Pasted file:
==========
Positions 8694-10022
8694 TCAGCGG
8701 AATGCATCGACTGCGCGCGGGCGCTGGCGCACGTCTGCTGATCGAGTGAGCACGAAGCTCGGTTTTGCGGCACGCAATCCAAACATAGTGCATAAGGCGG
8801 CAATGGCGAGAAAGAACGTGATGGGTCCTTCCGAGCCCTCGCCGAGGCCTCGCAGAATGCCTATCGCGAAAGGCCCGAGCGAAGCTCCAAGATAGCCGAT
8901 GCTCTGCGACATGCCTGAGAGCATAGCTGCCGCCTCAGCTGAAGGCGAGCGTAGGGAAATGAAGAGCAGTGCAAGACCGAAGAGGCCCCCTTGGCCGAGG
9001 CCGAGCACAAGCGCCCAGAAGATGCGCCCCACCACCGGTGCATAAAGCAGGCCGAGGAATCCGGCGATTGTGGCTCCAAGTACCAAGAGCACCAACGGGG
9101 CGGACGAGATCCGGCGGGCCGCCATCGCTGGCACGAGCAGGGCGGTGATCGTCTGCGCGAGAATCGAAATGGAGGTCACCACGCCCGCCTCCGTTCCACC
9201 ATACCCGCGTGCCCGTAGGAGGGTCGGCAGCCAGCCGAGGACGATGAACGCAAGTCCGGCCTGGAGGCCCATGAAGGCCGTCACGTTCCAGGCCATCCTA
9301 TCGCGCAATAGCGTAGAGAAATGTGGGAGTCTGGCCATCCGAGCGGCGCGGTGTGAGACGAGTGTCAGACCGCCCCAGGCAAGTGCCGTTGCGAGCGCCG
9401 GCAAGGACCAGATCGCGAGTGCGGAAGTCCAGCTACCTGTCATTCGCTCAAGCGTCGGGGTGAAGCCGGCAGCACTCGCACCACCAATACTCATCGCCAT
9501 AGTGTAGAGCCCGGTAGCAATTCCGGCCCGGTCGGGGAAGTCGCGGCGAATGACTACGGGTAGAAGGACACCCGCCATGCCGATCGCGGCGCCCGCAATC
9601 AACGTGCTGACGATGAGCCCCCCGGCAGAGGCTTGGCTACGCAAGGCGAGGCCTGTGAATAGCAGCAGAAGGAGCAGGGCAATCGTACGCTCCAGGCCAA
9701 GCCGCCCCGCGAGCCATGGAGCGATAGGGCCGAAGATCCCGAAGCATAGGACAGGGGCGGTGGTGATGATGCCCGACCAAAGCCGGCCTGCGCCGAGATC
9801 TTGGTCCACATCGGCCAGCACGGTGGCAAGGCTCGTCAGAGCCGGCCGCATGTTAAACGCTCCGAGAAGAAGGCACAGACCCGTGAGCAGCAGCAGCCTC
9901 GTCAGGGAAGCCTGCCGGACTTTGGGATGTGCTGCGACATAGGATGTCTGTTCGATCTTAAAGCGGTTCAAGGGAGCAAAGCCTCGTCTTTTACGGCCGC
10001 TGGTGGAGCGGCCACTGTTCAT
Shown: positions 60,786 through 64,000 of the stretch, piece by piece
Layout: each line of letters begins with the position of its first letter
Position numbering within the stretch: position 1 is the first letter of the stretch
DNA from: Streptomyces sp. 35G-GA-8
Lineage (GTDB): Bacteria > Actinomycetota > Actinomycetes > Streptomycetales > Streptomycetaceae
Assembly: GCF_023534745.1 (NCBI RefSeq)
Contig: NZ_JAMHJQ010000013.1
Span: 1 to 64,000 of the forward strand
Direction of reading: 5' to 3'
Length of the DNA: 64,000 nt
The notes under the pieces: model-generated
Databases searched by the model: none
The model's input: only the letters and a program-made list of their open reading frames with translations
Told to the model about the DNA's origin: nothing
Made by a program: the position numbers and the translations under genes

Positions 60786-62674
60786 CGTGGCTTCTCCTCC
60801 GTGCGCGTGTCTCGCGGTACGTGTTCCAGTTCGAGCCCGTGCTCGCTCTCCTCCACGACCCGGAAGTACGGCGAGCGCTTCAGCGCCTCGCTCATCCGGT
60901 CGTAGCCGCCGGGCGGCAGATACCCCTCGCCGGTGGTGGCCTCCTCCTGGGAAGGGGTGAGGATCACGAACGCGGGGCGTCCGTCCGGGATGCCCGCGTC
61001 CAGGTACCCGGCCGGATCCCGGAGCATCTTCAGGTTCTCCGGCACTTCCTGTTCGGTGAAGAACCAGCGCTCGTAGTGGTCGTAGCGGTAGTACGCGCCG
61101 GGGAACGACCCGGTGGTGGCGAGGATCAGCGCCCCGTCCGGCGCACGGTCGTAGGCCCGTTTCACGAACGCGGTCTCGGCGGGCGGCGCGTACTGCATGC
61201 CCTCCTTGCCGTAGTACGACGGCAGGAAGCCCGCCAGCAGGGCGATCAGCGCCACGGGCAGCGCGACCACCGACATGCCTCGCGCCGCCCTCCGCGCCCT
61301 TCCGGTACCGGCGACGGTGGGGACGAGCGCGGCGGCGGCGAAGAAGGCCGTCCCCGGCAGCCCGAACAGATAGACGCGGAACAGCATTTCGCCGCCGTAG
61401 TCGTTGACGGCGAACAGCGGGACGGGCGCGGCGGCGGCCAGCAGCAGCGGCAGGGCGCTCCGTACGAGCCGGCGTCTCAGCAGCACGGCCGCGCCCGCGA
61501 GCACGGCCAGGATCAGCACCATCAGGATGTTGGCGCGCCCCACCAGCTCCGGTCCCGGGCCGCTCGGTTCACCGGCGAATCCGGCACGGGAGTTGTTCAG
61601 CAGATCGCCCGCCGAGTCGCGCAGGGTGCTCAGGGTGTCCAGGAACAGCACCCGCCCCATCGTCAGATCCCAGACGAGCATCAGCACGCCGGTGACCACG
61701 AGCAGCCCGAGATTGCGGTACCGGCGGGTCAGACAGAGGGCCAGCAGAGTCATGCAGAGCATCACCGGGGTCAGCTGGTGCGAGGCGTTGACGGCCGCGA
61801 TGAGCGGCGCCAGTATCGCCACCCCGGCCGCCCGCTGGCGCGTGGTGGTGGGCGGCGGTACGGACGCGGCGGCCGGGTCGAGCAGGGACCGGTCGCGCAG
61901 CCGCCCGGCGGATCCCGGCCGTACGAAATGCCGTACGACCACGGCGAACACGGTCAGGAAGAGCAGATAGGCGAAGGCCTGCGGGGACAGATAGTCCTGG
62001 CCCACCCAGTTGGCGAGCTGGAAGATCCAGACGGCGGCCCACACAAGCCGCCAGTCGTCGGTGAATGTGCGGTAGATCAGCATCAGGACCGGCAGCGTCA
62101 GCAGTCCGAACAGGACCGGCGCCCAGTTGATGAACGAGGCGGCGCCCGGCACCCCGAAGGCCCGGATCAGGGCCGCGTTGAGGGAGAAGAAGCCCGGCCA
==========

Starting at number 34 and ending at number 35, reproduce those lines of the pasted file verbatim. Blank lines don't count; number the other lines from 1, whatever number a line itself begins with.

60801 GTGCGCGTGTCTCGCGGTACGTGTTCCAGTTCGAGCCCGTGCTCGCTCTCCTCCACGACCCGGAAGTACGGCGAGCGCTTCAGCGCCTCGCTCATCCGGT
60901 CGTAGCCGCCGGGCGGCAGATACCCCTCGCCGGTGGTGGCCTCCTCCTGGGAAGGGGTGAGGATCACGAACGCGGGGCGTCCGTCCGGGATGCCCGCGTC